Assassin's Creed III: Liberation Review

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Assassin's Creed III: Liberation

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The PS Vita receives a wonderful, but slightly flawed, exclusive Assassin's Creed title in Liberation.

We like

  • Favorable, simplistic gameplay
  • Beautiful sounds and visuals
  • Entire experience is engrossing

We dislike

  • Multiplayer mode is a phone app
  • Re-occuring combat issues native to series
  • Random glitches throughout

See PSU's review on Metacritic & GameRankings

(continued from previous page) ...which doesn't always work. Often times, I'd find myself staring at an NPC's back waiting for the game to recognize that I was trying to pickpocket. Even little dots on the screen would follow my finger movement, but the act of pickpocketing wouldn't always register. Opening the weapon menus is clean and initiative. Touching the on-screen weapon display would open up two menus, one showing melee weapons and the other showing ranged weapons. The only part that was frustrating about these menus is that only one change can happen when they're opened. So, if you want to change both weapons, you'll have to open them twice.

The camera is only limited by the perspective. Even the HUD isn't in the way, which is impressive since the screen is small and AC games usually have a lot on the screen at once. The camera does everything it's expected to do, but it feels a bit too close to Aveline to really take in what the landscape has to offer. It works beautifully in New Orleans, since everything is evenly mapped out. The Bayou, as well as the deep, beautiful caves, are held back just enough by the viewpoint itself that the scope of what's being done takes some time to appreciate. This might be intentional, so we're more interested to stop and look at the view, but doing this has taken away those jaw-dropping scenes that even graces Uncharted: Golden Abyss. It's not a deal breaker, since the story is driving, but the slight lack of appreciation that Ubisoft has put on its own work is undeserved.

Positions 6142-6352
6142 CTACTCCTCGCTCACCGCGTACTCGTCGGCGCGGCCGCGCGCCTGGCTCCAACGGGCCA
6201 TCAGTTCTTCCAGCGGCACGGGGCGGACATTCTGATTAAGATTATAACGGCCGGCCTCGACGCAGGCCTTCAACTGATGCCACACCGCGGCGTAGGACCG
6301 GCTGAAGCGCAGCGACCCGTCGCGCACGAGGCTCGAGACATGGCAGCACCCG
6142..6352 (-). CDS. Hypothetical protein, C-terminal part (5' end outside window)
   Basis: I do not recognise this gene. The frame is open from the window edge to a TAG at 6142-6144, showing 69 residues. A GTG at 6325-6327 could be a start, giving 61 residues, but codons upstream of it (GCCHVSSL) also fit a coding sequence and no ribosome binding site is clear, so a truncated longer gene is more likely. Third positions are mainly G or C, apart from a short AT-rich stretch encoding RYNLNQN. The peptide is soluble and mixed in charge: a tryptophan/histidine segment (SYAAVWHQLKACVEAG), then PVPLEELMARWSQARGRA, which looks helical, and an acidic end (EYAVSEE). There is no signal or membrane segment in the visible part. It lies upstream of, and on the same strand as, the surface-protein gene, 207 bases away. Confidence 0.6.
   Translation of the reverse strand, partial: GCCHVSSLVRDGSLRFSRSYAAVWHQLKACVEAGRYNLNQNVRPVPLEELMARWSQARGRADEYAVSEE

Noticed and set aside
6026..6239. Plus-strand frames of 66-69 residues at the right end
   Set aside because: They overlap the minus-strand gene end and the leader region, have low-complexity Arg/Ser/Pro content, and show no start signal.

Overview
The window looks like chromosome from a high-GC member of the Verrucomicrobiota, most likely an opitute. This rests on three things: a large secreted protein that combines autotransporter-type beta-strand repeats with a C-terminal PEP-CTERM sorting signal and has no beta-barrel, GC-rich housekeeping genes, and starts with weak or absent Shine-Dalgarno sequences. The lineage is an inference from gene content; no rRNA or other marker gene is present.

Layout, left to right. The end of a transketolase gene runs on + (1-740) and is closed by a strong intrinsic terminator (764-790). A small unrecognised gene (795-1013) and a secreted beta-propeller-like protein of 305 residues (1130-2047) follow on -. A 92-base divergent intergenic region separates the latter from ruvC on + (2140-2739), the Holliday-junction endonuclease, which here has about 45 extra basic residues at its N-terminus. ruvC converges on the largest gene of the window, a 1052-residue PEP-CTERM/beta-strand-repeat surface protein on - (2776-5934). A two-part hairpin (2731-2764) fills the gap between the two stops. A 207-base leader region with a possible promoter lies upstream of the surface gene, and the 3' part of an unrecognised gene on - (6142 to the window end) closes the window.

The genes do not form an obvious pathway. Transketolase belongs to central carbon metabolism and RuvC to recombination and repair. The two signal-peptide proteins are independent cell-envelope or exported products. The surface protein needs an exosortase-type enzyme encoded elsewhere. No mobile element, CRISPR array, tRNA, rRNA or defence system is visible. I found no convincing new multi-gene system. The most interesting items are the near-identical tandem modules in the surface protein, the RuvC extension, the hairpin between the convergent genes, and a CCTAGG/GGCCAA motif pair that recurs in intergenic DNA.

The game has small, technical errors throughout. These aren't major, but they tend to pop up at inconvenient times. Glitches like swimming in air performing melee kills at range are really hard to find, but they do show up if you dig deep enough into the game. By that time, though, they're easily overlooked and forgotten about.

Outside of the small issues and little inconsistencies, the only part to Liberation that truly disgusted me was the online multiplayer. The term "multiplayer" is used in a way that's used in cell phone games. Essentially, the multiplayer functions like recruiting assassins in Revelations: you take recruited assassins and pit them against challenges and other players in simulated combat. Multiplayer doesn't include any actual gameplay, which only highlights itself by the way that the single player existence disconnects the PS Vita from any wireless connectivity. This mode may be designed to play alongside Assassin's Creed 3, since the online missions in Liberation are time-based leaving a lot of time waiting for energy to regenerate like it does in so many small, mobile games.

Multiplayer is represented on a globe of Earth, with big cities across it as venues for the fight between the Assassins and Abstergo. You can also pick which side you wish to represent and fight for the cause you see fit. More and more fighters are assigned through leveling, which is accomplished by fighting other characters and completing missions. Home bases can even be chosen from the hundreds of represented cities on the globe, and missions and fights won "close to home" yield more reward and experience. Sadly the multiplayer mode overall feels like a waste, since it doesn't really show the multiplayer ability that the PS Vita may or may not have. Since it doesn't validate Liberation like the campaign does, it might have been just as well to eliminate it from the game entirely.

The strength of Liberation is in its favored delivery of the story which truly represents an Assassin's Creed story in a unique and interesting way. Visually and audibly, the game is astounding, showing off the PS Vita's ability to maintain and perform on a similar level to its console cousin. Though the online is a major blemish and it has its fair share of technical issues, Liberation brings to the PS Vita exactly what fans want and more by showing that the hardware is more of a new way to do it rather than a hindrance.


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